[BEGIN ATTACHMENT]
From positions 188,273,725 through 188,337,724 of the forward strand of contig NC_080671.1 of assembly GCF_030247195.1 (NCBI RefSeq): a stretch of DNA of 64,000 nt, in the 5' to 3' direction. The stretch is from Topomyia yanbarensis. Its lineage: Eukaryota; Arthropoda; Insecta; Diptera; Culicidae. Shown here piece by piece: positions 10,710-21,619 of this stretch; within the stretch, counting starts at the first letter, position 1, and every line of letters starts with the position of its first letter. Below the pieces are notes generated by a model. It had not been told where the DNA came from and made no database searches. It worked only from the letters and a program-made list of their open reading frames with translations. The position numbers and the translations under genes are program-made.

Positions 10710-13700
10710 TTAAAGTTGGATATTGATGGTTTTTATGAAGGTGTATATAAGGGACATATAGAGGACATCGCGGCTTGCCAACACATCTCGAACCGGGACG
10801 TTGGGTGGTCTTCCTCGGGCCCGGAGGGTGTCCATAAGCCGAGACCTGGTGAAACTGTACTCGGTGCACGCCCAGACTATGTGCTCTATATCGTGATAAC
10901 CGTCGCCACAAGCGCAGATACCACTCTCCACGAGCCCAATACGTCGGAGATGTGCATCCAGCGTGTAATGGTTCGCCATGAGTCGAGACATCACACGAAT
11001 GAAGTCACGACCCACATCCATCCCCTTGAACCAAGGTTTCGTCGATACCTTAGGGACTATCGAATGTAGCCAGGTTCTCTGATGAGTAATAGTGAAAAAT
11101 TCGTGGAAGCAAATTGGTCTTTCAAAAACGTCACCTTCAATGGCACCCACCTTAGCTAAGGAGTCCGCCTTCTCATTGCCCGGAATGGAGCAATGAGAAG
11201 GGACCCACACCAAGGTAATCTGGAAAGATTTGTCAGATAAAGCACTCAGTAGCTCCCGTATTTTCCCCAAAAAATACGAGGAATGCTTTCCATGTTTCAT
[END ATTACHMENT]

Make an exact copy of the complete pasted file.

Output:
From positions 188,273,725 through 188,337,724 of the forward strand of contig NC_080671.1 of assembly GCF_030247195.1 (NCBI RefSeq): a stretch of DNA of 64,000 nt, in the 5' to 3' direction. The stretch is from Topomyia yanbarensis. Its lineage: Eukaryota; Arthropoda; Insecta; Diptera; Culicidae. Shown here piece by piece: positions 10,710-21,619 of this stretch; within the stretch, counting starts at the first letter, position 1, and every line of letters starts with the position of its first letter. Below the pieces are notes generated by a model. It had not been told where the DNA came from and made no database searches. It worked only from the letters and a program-made list of their open reading frames with translations. The position numbers and the translations under genes are program-made.

Positions 10710-13700
10710 TTAAAGTTGGATATTGATGGTTTTTATGAAGGTGTATATAAGGGACATATAGAGGACATCGCGGCTTGCCAACACATCTCGAACCGGGACG
10801 TTGGGTGGTCTTCCTCGGGCCCGGAGGGTGTCCATAAGCCGAGACCTGGTGAAACTGTACTCGGTGCACGCCCAGACTATGTGCTCTATATCGTGATAAC
10901 CGTCGCCACAAGCGCAGATACCACTCTCCACGAGCCCAATACGTCGGAGATGTGCATCCAGCGTGTAATGGTTCGCCATGAGTCGAGACATCACACGAAT
11001 GAAGTCACGACCCACATCCATCCCCTTGAACCAAGGTTTCGTCGATACCTTAGGGACTATCGAATGTAGCCAGGTTCTCTGATGAGTAATAGTGAAAAAT
11101 TCGTGGAAGCAAATTGGTCTTTCAAAAACGTCACCTTCAATGGCACCCACCTTAGCTAAGGAGTCCGCCTTCTCATTGCCCGGAATGGAGCAATGAGAAG
11201 GGACCCACACCAAGGTAATCTGGAAAGATTTGTCAGATAAAGCACTCAGTAGCTCCCGTATTTTCCCCAAAAAATACGAGGAATGCTTTCCATGTTTCAT